Barcelona: Study Shows Increasing Green Spaces Can Improve Mental Health of Residents


Barcelona has a plan to implement green corridors throughout the city to increase the amount of greenery in public spaces. A health impact assessment led by the Barcelona Institute for Global Health (ISGlobal) has concluded that this plan could result in a “considerable reduction” in mental disorder cases in adult residents, as well as direct and indirect costs associated with mental health cases. The study estimates that mental health disorders account for more than 30% of the global burden of disease.

Scientific evidence shows that green spaces benefit overall health, and mental health in particular, by decreasing exposure to air pollution, noise, and heat, reducing stress and facilitating restorative processes in the body, and encouraging physical activity and social interaction.

The researchers obtained data from a previous study that quantified the land area allocated for green space and the degree of greenery throughout the city in 2015. They then calculated the increase in green space that the implementation of the Green Axes plan would produce across the entire city. Data on the mental health of the population were obtained from the Barcelona Health Survey (2016-2017).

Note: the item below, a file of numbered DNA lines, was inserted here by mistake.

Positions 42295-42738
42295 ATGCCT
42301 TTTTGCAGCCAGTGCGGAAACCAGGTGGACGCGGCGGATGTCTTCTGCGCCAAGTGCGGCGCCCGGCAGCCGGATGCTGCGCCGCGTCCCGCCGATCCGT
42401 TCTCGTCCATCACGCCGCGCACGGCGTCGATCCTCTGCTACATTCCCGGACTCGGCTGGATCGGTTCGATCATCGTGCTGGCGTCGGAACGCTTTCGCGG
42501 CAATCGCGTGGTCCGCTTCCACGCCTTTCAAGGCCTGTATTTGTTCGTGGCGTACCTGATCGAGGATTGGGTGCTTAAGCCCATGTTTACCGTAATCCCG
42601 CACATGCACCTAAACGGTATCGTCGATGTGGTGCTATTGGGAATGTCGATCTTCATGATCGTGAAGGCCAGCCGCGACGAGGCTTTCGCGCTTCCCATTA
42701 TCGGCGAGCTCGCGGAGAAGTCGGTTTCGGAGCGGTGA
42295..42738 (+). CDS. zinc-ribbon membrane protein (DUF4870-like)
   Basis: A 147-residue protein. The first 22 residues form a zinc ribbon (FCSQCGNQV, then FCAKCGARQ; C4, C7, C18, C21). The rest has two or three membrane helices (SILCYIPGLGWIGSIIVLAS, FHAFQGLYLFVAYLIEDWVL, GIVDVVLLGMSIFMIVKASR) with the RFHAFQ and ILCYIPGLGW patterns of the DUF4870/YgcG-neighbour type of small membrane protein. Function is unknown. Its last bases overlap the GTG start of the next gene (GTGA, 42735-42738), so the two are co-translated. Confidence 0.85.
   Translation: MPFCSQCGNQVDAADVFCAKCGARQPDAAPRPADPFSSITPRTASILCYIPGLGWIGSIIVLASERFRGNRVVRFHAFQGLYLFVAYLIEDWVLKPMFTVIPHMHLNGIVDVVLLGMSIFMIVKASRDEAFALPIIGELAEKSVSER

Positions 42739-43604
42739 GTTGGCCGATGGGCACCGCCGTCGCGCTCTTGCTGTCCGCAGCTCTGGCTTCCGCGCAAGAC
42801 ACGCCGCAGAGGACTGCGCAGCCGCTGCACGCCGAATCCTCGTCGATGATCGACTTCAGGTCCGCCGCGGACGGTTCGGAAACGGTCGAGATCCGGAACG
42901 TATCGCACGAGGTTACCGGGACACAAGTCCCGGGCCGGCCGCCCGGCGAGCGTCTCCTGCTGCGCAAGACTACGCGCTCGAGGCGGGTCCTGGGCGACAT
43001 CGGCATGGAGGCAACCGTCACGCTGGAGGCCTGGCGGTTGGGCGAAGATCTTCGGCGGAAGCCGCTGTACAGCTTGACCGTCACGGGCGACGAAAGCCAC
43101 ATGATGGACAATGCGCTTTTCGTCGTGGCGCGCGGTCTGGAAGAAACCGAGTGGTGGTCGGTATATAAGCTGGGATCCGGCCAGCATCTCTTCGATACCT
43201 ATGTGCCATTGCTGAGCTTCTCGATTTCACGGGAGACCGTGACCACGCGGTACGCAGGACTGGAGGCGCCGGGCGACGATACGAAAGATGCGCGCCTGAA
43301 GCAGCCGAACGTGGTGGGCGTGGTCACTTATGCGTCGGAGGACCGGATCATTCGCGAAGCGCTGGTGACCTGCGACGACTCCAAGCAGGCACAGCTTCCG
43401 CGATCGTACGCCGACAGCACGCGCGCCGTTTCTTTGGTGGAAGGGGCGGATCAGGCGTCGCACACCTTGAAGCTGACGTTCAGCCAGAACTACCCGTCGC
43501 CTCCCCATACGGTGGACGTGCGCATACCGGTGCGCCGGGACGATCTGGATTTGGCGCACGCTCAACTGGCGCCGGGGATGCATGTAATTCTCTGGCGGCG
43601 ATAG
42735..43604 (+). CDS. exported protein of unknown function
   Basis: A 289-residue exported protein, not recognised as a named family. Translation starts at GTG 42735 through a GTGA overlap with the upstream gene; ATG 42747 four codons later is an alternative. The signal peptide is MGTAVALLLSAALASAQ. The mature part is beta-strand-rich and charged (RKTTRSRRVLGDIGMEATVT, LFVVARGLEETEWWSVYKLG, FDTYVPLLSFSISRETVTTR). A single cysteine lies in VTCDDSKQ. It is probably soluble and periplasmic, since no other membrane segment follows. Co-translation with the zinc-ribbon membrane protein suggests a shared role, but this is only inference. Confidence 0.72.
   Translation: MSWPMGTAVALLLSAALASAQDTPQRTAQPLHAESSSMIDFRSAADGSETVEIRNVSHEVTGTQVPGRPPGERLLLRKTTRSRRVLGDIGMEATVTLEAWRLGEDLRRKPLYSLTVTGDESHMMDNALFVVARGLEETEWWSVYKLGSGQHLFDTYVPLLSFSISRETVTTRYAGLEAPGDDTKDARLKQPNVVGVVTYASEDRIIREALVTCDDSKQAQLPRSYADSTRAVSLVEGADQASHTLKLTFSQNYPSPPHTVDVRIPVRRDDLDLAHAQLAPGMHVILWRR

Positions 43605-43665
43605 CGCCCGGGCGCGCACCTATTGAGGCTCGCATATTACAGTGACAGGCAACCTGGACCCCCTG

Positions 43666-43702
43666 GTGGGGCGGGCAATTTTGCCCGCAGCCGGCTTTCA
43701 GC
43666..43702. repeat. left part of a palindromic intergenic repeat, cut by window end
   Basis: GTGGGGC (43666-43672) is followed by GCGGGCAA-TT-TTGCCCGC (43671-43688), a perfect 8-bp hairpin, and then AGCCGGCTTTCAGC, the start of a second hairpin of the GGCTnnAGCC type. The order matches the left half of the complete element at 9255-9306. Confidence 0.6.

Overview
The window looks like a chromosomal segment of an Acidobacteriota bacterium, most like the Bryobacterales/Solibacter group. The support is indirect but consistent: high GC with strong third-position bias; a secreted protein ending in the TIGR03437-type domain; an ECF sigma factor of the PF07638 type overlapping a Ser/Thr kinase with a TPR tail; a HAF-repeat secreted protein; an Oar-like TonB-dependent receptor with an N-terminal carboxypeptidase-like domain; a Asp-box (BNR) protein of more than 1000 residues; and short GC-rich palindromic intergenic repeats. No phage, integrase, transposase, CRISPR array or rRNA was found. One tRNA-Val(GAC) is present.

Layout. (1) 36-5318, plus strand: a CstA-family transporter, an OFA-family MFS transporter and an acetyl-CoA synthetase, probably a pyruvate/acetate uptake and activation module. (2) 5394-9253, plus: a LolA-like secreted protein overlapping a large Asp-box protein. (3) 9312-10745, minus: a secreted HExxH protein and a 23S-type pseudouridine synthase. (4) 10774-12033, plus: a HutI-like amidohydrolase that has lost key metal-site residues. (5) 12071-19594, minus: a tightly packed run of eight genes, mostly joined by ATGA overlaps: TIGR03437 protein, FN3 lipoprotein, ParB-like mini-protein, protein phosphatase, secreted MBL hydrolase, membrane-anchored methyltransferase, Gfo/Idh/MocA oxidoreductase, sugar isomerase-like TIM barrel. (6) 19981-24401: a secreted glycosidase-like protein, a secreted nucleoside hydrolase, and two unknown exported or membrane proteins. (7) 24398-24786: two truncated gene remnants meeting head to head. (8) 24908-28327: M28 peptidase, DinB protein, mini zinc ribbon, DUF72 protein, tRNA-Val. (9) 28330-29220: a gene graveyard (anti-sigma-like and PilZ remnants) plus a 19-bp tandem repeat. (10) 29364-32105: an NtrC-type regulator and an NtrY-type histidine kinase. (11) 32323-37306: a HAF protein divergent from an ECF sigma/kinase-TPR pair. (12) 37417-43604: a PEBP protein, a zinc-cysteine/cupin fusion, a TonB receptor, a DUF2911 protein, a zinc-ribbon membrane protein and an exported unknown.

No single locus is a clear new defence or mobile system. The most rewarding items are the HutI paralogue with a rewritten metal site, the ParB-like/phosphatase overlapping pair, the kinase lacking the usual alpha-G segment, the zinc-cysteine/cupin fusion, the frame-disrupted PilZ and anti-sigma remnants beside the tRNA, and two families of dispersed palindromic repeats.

The findings showed that, if fully implemented, the Green Axes plan would result in a 5.67% citywide increase in green space, primarily in residential areas. This increase in vegetation in the second largest city in Spain would lead to the prevention of 14% of cases of self-perceived poor mental health, 13% of visits to mental health specialists and cases of antidepressant use, and 8% of cases of tranquilliser use each year. The researchers further concluded that these mental health benefits for the population would translate into annual savings of €45 million in direct and indirect mental health costs.

“Although our study evaluated the potential impact of the Green Axes plan, the results do not apply exclusively to Barcelona,” commented Mark Nieuwenhuijsen, Director of the Urban Planning, Environment and Health Initiative at ISGlobal. “Any action in any city that leads to an increase in the amount of green space near people’s homes should lead to improvements in the mental health burden across the population.”

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